Sometimes I feel like I’m under siege. No sooner have I dealt with a correction of the Holy Spirit, and then the Light shines brightly again, revealing another dark shadow. It’s not always this way, but the life of a disciple is extremely inhospitable to the delusion that repentance belongs to “others.” A few weeks ago, one of Martha’s devotions gave me great clarity on why disciples of Jesus never outgrow sanctification.
(From the Let Series, “#141 The Unfading Glory”)
“The glory of the law faded because it could not change the hearts of people. God destroyed mankind in the flood, because “the thoughts of [man’s] heart was only evil continually” (Gen. 6:5).
“The flood didn’t change mankind. The Law didn’t transform humanity.”
The flood didn’t change mankind! It didn’t even straighten it out for a generation or two. Noah and Ham and the whole family were shaken but unchanged. Within a few years, Ham not only stepped in it, but he also didn’t appear to think twice before doing so.
Noah and Ham and the Ark
Only a few years had gone by since Ham had front-row seats to the destruction of every living thing on the planet apart from the occupants of the ark. Ham spent a year and 10 days on a colossal floating menagerie with his wife, his parents, and his brothers and their wives. He bore witness to the catastrophic result of incurring God’s wrath, a wrath the likes of which no one has witnessed since. Genesis doesn’t provide details of what it looked and sounded like when the whole of humanity, save a single small family, was drowned, but the word “horror” comes to mind. Would that not have made a deep impression?
For argument’s sake, let’s say that Noah and the gang were totally shut in and couldn’t see anything. And it was probably pretty noisy since predators and prey were in such close quarters, so maybe Ham didn’t hear the screams and pleas of the people drowning around the ark. No trauma to contend with in the visceral sense. But what about the year spent feeding all those creatures and shoveling out all the excrement? I mean, they’re all stuck on a gigantic boat with no indoor plumbing. The days would have been filled with caring for noisy, smelly, restless waste-makers. Wouldn’t that leave a mark on the old brain box? I’d probably go into hysterics every time I saw a cow patty after that.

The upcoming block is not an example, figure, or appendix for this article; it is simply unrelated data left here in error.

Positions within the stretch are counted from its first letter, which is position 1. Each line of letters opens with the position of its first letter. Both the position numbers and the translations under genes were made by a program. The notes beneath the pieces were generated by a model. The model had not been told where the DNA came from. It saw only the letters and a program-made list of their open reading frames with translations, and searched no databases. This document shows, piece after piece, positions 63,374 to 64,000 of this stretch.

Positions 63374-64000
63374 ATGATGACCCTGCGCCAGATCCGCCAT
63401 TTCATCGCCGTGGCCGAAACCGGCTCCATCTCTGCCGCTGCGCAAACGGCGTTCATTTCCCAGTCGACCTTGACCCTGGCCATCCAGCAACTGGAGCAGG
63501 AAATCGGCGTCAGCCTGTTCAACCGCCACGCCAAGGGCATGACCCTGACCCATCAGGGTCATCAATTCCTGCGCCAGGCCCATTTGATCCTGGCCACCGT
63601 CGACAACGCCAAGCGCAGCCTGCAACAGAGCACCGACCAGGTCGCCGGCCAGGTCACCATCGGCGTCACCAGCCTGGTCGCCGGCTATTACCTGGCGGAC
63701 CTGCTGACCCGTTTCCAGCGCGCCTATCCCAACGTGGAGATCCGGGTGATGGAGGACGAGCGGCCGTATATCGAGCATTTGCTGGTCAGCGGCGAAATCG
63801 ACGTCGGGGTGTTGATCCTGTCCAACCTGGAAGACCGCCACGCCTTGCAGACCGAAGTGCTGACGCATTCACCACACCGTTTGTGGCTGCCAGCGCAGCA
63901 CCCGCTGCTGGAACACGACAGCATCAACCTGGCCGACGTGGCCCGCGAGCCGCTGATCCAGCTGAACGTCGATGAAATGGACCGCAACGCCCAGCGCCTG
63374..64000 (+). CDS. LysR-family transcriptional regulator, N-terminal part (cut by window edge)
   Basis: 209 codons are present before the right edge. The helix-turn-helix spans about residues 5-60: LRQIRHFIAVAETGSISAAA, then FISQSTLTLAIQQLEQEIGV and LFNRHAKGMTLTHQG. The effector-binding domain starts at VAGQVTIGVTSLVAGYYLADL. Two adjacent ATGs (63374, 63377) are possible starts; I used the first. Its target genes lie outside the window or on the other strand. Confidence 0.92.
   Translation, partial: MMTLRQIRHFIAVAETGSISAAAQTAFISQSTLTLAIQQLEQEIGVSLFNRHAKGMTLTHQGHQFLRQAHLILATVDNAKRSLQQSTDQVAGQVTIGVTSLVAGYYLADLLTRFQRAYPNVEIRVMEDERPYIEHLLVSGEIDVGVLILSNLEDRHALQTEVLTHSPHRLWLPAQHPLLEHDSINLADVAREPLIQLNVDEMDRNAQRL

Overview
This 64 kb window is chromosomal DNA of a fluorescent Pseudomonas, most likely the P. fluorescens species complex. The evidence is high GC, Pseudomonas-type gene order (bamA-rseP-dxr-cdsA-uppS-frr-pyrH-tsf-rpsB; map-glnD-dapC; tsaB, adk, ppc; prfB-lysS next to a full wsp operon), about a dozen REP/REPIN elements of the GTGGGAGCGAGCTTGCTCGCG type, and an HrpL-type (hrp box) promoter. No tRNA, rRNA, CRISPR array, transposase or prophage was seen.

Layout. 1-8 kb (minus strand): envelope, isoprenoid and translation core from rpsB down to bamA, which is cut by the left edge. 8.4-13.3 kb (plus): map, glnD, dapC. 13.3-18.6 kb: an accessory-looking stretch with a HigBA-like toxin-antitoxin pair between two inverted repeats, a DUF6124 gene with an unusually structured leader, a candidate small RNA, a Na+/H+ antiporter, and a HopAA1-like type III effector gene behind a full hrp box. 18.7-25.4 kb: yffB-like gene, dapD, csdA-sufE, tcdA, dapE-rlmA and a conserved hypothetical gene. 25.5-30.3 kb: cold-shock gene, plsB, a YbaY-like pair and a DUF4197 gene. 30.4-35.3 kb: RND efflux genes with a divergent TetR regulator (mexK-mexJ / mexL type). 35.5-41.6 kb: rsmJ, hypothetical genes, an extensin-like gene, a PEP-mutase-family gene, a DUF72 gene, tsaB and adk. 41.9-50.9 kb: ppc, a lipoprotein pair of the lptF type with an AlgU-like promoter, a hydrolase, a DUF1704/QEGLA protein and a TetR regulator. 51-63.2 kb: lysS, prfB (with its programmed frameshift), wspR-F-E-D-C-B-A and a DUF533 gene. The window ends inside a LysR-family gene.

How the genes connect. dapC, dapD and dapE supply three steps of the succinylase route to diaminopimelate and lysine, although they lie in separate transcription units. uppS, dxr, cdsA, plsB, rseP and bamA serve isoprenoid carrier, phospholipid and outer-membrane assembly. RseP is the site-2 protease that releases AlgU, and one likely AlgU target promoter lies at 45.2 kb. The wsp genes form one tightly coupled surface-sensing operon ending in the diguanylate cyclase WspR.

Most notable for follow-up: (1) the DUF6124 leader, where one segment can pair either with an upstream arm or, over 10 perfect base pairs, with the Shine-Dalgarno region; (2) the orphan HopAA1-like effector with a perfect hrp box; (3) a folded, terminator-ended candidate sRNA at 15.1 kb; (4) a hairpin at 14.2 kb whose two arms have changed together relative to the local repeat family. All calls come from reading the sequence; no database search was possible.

Noah and Ham and Ham’s Big Mouth
Ham was unchanged. “The flood didn’t change mankind.” Ham was marked by the flood, one way or another, but that wasn’t enough to shut his mouth. What did he do? He disrespected his father, the one man that God commended and spared—and the only reason that Ham didn’t end up sliding off a floating log into the deep like Leonardo DiCaprio at the end of Titanic.
And Noah began to cultivate the ground, and he planted a vineyard. And he drank of the wine and became drunk, and he was uncovered and lay naked in his tent.
And Ham, the father of Canaan, glanced at and saw the nakedness of his father and told his two brothers outside. So Shem and Japheth took a garment, laid it upon the shoulders of both, and went backward and covered the nakedness of their father; and their faces were backward, and they did not see their father’s nakedness.
Genesis 9:20-23 AMP
Did Ham know better? Based on the subsequent behavior of his brothers, I’d say he did. He knew better than to broadcast the state of Noah but he did it anyway. Ham had no fear and trembling about exposing his own father, a man who “walked [in habitual fellowship] with God.” The flood didn’t change Ham. It didn’t even instill a healthy fear of the God who judged the world, and then ended it for all but eight people…dramatically.
It is love, love, and more love that keeps the Light shining on us. Left to our own devices, we’re Ham. Every storm seems to pass quicker than it should, and we come through marked but fundamentally unchanged. Only one thing has the power to change us:
“The power of Christ’s resurrection and indwelling is the only force that has ever changed humanity, redeemed mankind. And that glory cannot be diminished. It is permanent radiance and it is open to every one who turns to Jesus unveiled” (#141 The Unfading Glory).
I remind myself of this when my pride rears up in discouragement over how much of a mess I seem to be. The Light saves and cleans and purifies and makes me wholly God’s. We are Ham redeemed, and that can be a pretty intense journey at times.